And now it's all over I can admit how nervous I was about the event. Because the anthology itself was a bit of an experiment - riffing off our standard audio files and playing with potentials of the spoken word - we'd decided to experiment a little with presenting it to people.
First there were the straight readings from the writers' back catalogue as it were, then we went into darkness to hear the audio tracks for people to form their own imagined and emotional responses to the work without any visual triggers.
Then we heard the audio tracks accompanied by films made by Morph Films, who had made five responses to the work. When I spoke to them about that process, Gareth talked of how much he enjoyed not thinking about what the client might want, but to just register his response to the piece and turn that into a visual response. He translated the rhythms of speech into visual rhythms, and sought out the less obvious elements to present. So not literal at all.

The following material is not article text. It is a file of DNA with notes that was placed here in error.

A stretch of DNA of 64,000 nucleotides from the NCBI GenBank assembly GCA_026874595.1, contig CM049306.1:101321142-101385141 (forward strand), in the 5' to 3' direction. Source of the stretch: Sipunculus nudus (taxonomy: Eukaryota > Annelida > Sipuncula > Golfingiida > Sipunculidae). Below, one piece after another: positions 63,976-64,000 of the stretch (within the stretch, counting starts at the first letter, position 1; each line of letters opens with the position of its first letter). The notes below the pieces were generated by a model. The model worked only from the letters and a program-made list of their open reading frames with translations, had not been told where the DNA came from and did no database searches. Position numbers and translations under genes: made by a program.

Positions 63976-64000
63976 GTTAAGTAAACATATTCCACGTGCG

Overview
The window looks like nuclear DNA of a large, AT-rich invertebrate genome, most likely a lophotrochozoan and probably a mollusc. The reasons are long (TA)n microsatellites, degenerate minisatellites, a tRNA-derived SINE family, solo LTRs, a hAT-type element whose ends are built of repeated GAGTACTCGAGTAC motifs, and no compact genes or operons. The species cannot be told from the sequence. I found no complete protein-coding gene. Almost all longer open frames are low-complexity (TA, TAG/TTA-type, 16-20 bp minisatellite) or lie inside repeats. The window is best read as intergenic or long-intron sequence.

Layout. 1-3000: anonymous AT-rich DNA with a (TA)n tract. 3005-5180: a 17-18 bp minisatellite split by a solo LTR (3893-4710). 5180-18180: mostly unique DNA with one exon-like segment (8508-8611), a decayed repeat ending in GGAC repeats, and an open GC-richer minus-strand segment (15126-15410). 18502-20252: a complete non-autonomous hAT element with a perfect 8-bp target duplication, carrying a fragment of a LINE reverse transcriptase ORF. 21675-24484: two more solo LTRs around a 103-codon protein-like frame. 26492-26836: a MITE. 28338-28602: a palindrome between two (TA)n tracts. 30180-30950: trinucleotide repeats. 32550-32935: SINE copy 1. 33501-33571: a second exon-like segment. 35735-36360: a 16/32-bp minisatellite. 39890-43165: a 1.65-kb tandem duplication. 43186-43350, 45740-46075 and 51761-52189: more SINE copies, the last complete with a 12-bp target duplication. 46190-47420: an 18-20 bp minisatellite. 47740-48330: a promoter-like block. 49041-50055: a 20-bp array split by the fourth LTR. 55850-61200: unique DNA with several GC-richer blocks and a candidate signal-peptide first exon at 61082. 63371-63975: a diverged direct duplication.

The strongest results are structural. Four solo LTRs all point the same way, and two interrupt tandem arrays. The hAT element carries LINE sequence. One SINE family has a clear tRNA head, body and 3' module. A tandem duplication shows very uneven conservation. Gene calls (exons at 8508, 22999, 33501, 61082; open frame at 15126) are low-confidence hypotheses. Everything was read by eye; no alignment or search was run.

The evening finished with the creators of the work reading the pieces again. Reowning them, as it were. So the five pieces of Vanishing Act were heard three times. Risky. But it paid off. People really responded to the opportunity to hear a piece delivered in different ways and spoke of how strikingly different that made their own responses. I loved the theatricality of the event, especially the alertness of listening in the dark. But I think most of all I loved the sense of giving the writers a special present of a film of their work. I tried to watch each of them in the dark as they watched the film - for the first time - and lapped up their pleasure, surprise and interest in what they were watching. Okay, so we can't pay them for their work, but this really felt like some great alternative.